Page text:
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dc.contributor.authorPante, Filologo Jr.
dc.contributor.authorMedalla, Erlinda M.
dc.identifier.citationPante, Jr., F. & E.M. Medalla (1990) The Philippine industrial sector : policies, programs and performance. Working paper series, 9018. Manila : PIDS.en_GB
dc.description.abstractUnable to adjust adequately to external shocks, the Philippines experienced the most Severe economic and financial crisis in its postwar history in 1983. The country's economy was particularly vulnerable because the pattern of development which had -been pursued in the past was characterized by a distorted incentive structure, inefficient investments and heavy dependence on foreign borrowings. After managing to grow by I.i percent in 1983, the economy contracted by 7.0 percent in 1984 and by 4.1 percent in 1985. Industrial and manufacturing growth rates collapsed during the period. Domestic investments were the hardest hit, their growth plummetting by as much as 43.1 percent in 1984 and 21.7 percent in 1985. Open unemployment swelled to 25.0 percent in Metro Manila and 12.5 percent nationwide. The inflation rate accelerated to an average of 50.3 percent in 1984 before it somewhat cooled down to 23.1 percent in 1985, Shortly after the new government under President Corazon C. Aquino took over in 1986, it instituted a wide-ranging set of socio-economic and political reforms. The economic reforms were primarily aimed at increasing efficiency in the economy through the elimination of distortions in the incentive structure, the revitalization of private sector initiative and greater reliance on market forces. The ma3or policy reforms in the area of trade and industry which have been instituted by the Aquino. government include: (i) trade policy reform, which continued a_d expanded the import liberalization progra_ started in the early 1980s; and (2) investment incentives reform, which involved changes in the country's investment laws as well as the streamlining of the process of investment incentives availment. Other measures such as privatization, tax reform and financial sector reform are expected to have a significant impact on the development of the Philippine industrial sector. The purpose of this paper is to evaluate the ongoing program of industrial restructuring and development in the Philippines. The main developments in the economy in the 1970s and 1980s will be briefly reviewed to locate the place of industry in the overall economy. The performance of industry as well as changes in industrial structure will also be discussed to serve as the point of departure for the subsequent assessment of trade and industrial policy reforms and programs. Within the _ndustrial sector, the main focus will be on the manufacturing sector. The paper is structured as follows: Section II provides an overview of the main developments in the economy in the 1970s and the 19_0s, and reviews the performance of the manufacturing sector duringthe period. Section III assesses the government's progress in the implementation of major policies and programs of industrial restructuring and development, with emphasis on the period after 1985. The policies and programs to be covered are the following: macroeconomic policies; trade reform; export promotion program; program for the regional dispersal of industries; program for technology upgrading and development; privatization; and financial sector reform.en_GB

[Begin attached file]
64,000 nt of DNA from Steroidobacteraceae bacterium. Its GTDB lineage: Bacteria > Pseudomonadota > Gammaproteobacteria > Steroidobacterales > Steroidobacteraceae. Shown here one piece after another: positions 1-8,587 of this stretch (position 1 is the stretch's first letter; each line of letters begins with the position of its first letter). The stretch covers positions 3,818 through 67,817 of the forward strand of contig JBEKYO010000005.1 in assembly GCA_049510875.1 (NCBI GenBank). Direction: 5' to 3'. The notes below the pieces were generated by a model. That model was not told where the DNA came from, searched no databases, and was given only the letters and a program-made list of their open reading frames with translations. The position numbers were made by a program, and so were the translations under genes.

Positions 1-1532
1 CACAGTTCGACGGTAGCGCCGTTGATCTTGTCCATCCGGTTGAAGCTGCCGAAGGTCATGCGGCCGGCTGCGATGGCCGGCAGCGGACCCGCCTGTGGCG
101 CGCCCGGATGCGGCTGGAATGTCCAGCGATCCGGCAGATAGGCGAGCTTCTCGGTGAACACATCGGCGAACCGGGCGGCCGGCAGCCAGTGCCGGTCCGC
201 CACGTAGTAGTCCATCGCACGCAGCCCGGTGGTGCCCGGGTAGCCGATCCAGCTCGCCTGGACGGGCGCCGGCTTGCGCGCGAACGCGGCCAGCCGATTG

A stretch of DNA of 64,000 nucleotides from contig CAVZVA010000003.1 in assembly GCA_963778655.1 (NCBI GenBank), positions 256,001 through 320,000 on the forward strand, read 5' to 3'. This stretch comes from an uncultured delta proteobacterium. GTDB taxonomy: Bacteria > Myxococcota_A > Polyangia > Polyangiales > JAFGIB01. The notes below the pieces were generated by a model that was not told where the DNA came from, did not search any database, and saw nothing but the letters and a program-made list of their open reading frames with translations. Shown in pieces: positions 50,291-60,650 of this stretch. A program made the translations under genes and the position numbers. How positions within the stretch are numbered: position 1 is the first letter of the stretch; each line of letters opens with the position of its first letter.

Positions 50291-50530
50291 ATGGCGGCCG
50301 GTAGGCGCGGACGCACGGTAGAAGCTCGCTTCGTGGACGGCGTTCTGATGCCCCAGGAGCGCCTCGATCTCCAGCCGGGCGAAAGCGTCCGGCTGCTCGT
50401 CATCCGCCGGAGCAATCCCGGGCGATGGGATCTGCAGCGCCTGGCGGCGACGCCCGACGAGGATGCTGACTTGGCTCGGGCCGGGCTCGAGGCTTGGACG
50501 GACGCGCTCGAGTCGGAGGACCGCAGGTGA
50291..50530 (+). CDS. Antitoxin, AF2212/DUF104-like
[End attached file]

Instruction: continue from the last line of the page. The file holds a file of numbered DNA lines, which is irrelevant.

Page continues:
dc.publisherPhilippine Institute for Development Studiesen_GB
dc.relation.ispartofseriesPIDS working paper series;9018
dc.subjectEconomic Developmenten_GB
dc.subjectIndustrial Developmenten_GB
dc.titleThe Philippine industrial sector : policies, programs and performanceen_GB
dc.typeSeries paper (non-IDS)en_GB
dc.rights.holderPhilippine Institute for Development Studiesen_GB

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